Glass Lewis 2021 Voting Guidelines: Diversity and E&S Phase-Ins
Glass Lewis recently announced the publication of its 2021 Voting Guidelines. The biggest changes are that Glass Lewis is expanding its board gender diversity policy to vote against nominating chairs if there are fewer than two female directors, beginning in 2022 (they already recommend against the nominating chairs of all-male boards) — and they’re phasing in additional scrutiny of the descriptions of board-level E&S oversight.
As always, the first few pages of the Guidelines summarize the policy changes. Here’s a few highlights:
– Board Gender Diversity: Beginning in 2021, we will note as a concern boards consisting of fewer than two female directors. Our voting recommendations in 2021 will be based on our current requirement of at least one female board member; but, beginning with shareholder meetings held after January 1, 2022, we will generally recommend voting against the nominating committee chair of a board with fewer than two female directors. For boards with six or fewer total members, our existing voting policy requiring a minimum of one female director will remain in place.
– Disclosure of Director Diversity & Skills: Beginning with the 2021 proxy season, our reports for companies in the S&P 500 index will include an assessment of company disclosure in the proxy statement relating to board diversity, skills and the director nomination process.
– Board Refreshment: Beginning in 2021, we will note as a potential concern instances where the average tenure of non-executive directors is 10 years or more and no new independent directors have joined the board in the past five years. We will not be making voting recommendations solely on this basis in 2021; however, insufficient board refreshment may be a contributing factor in our recommendations when additional board-related concerns have been identified.
– E&S Oversight: Beginning in 2021, Glass Lewis will note as a concern when boards of companies in the S&P 500 index do not provide clear disclosure concerning the board-level oversight afforded to environmental and/or social issues. Beginning with shareholder meetings held after January 1, 2022, we will generally recommend voting against the governance chair of a company in the aforementioned index who fails to provide explicit disclosure concerning the board’s role in overseeing these issues. While we believe that it is important that these issues are overseen at the board level and that shareholders are afforded meaningful disclosure of these oversight responsibilities, we believe that companies should determine the best structure for this oversight for themselves.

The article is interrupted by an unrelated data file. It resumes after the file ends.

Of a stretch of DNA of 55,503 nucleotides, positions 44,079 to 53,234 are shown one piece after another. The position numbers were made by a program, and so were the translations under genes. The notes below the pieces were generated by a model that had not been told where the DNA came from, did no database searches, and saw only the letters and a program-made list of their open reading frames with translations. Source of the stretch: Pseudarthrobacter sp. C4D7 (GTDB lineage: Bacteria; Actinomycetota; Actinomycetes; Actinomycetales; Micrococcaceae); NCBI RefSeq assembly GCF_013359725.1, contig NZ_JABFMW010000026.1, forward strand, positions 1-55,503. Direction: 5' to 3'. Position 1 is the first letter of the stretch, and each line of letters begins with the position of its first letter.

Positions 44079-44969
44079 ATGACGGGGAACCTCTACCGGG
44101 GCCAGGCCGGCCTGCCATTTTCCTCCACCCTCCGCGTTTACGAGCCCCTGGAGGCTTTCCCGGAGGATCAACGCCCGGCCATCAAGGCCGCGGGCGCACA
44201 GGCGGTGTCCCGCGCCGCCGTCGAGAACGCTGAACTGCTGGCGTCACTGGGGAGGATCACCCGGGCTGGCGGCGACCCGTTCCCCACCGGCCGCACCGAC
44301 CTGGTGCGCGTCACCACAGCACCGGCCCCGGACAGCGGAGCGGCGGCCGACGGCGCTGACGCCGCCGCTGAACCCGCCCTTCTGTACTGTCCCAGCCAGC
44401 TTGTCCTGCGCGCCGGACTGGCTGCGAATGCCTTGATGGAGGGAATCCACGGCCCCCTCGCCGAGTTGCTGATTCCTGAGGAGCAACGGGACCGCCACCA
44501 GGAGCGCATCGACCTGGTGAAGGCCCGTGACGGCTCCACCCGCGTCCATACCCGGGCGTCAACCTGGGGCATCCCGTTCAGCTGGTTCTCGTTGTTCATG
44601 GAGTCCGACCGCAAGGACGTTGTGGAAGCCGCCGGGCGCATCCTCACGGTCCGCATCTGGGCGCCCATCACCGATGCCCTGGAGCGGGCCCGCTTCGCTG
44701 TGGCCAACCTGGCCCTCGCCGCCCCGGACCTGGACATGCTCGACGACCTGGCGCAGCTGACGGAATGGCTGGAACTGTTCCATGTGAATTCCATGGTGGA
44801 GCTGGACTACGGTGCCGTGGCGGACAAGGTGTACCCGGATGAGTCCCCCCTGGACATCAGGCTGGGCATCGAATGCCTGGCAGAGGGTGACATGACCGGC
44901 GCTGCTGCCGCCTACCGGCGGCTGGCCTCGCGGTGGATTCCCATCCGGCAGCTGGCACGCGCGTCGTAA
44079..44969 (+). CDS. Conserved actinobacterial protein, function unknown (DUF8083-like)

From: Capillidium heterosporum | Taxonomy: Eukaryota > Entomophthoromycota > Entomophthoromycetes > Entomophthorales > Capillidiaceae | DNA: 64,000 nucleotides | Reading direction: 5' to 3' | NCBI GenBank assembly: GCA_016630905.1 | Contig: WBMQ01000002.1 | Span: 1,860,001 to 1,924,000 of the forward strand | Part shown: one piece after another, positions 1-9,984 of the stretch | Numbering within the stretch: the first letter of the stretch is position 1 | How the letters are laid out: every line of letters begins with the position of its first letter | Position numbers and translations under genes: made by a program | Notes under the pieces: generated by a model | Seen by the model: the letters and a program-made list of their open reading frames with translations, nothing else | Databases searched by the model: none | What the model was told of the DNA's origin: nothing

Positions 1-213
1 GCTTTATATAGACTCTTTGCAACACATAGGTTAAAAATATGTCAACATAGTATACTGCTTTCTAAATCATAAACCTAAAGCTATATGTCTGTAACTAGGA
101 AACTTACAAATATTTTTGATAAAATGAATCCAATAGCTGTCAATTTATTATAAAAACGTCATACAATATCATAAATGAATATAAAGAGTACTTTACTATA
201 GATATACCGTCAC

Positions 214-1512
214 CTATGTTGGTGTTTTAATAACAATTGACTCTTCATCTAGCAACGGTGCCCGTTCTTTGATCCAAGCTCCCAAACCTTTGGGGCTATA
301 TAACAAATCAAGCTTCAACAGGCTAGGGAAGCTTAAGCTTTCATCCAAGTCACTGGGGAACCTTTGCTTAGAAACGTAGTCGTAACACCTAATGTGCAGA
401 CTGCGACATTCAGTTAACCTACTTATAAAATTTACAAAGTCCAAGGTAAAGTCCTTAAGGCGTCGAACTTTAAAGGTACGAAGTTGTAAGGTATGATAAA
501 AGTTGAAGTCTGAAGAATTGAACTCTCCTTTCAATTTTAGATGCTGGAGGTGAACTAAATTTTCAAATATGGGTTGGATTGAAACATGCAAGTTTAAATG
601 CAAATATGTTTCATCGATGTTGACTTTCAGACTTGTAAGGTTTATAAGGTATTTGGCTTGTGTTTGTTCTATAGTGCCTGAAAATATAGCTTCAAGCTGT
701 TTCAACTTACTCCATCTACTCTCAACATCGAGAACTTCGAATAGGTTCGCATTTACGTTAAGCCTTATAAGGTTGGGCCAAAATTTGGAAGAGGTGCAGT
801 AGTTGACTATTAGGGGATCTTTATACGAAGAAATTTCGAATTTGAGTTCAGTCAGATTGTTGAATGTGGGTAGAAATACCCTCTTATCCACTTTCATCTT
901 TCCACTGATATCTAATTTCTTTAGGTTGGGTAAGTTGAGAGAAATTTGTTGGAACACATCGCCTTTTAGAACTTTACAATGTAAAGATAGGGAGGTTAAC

– SPACs: We have added a new section detailing our approach to common issues associated with special purpose acquisition companies (“SPACs”), including our generally favorable view of proposals seeking to extend business combination deadlines, as well as our approach to determining the independence of board members at a post-combination entity who previously served as executives of the SPAC. Absent any evidence of an employment relationship or continuing material financial interest in the combined entity, we will generally consider such directors to be independent.
Glass Lewis also made several clarifying amendments — including that their standard policy on virtual shareholder meetings is now in effect, and they expect robust disclosure about the ability of shareholders to participate in the meeting.
We’ll be posting memos in our “Proxy Advisors” Practice Area — and you should also mark your calendar for our January 14th webcast, which is a dialogue with Courteney Keatinge, Senior Director of ESG Research at Glass Lewis. Members of TheCorporateCounsel.net can access that webcast for free — if you’re not a member, you can try a no-risk trial.
-Liz Dunshee, TheCorporateCounsel.net November 25, 2020
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